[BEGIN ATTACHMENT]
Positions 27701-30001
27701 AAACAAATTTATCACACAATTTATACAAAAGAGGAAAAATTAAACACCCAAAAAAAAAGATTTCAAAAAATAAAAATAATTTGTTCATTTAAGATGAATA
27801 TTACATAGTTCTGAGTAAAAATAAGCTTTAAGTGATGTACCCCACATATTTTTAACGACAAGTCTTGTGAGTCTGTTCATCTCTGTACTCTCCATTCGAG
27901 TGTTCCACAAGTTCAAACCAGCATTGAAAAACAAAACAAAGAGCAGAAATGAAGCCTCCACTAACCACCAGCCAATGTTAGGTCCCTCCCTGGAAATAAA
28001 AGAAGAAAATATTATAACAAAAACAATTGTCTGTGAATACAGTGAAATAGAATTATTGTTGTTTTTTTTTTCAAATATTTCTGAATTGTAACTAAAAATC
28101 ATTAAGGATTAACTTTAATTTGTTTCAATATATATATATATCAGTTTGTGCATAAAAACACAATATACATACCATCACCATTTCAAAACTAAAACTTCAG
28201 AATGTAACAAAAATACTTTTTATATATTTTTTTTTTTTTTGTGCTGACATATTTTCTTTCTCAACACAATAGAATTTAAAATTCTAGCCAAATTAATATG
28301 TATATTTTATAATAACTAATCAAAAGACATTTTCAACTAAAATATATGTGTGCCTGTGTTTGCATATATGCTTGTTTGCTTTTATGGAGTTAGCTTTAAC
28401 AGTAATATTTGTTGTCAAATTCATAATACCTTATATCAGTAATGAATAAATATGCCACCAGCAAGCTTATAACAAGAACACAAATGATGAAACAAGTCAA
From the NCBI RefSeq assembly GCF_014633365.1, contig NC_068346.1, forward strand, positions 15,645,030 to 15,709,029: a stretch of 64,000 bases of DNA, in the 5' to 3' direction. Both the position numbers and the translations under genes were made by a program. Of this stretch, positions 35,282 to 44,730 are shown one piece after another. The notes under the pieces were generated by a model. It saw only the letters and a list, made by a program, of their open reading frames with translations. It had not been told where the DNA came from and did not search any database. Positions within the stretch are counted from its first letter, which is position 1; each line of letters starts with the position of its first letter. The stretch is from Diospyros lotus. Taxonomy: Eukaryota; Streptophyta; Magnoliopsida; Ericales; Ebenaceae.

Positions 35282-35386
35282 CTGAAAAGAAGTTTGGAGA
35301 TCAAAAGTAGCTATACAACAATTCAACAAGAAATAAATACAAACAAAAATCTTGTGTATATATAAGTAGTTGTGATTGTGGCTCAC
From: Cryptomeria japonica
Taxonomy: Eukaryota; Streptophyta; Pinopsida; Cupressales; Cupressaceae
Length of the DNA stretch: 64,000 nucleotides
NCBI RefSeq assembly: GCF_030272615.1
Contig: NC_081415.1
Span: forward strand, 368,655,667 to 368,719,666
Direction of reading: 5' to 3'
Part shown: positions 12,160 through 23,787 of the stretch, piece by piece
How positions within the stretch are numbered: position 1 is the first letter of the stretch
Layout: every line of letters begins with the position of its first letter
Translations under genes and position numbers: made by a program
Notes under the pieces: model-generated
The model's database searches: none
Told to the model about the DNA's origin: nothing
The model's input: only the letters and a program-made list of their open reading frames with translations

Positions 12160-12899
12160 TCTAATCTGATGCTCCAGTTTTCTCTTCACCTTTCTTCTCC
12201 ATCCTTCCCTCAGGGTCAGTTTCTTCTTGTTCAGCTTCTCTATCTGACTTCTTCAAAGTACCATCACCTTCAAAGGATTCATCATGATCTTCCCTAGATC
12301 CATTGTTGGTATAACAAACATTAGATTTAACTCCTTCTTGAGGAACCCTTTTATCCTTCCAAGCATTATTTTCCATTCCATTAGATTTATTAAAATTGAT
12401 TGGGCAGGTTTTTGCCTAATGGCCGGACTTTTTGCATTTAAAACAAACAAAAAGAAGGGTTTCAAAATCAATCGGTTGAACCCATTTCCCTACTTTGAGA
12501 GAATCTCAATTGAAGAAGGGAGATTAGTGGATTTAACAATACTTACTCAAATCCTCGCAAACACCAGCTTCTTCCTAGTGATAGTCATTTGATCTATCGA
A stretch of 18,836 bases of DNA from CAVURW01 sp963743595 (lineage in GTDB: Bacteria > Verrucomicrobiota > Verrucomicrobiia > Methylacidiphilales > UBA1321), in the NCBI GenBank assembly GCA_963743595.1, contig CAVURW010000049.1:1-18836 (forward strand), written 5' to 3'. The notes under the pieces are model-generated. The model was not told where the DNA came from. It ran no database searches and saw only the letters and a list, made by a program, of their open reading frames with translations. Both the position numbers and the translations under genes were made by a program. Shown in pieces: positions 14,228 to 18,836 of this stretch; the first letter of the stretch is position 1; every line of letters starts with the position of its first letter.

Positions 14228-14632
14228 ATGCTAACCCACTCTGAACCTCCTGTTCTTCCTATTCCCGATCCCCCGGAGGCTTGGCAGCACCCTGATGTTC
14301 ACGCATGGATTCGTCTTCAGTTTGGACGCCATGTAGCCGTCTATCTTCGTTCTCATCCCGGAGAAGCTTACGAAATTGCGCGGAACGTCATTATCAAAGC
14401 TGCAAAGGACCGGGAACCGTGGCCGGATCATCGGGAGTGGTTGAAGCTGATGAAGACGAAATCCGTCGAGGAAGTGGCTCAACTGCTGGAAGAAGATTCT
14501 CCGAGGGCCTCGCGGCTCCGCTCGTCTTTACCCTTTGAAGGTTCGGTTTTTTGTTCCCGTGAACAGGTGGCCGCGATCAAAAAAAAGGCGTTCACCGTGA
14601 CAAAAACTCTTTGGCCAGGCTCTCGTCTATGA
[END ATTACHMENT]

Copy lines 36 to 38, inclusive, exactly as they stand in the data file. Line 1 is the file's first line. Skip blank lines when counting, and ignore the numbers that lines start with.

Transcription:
Positions 14228-14632
14228 ATGCTAACCCACTCTGAACCTCCTGTTCTTCCTATTCCCGATCCCCCGGAGGCTTGGCAGCACCCTGATGTTC
14301 ACGCATGGATTCGTCTTCAGTTTGGACGCCATGTAGCCGTCTATCTTCGTTCTCATCCCGGAGAAGCTTACGAAATTGCGCGGAACGTCATTATCAAAGC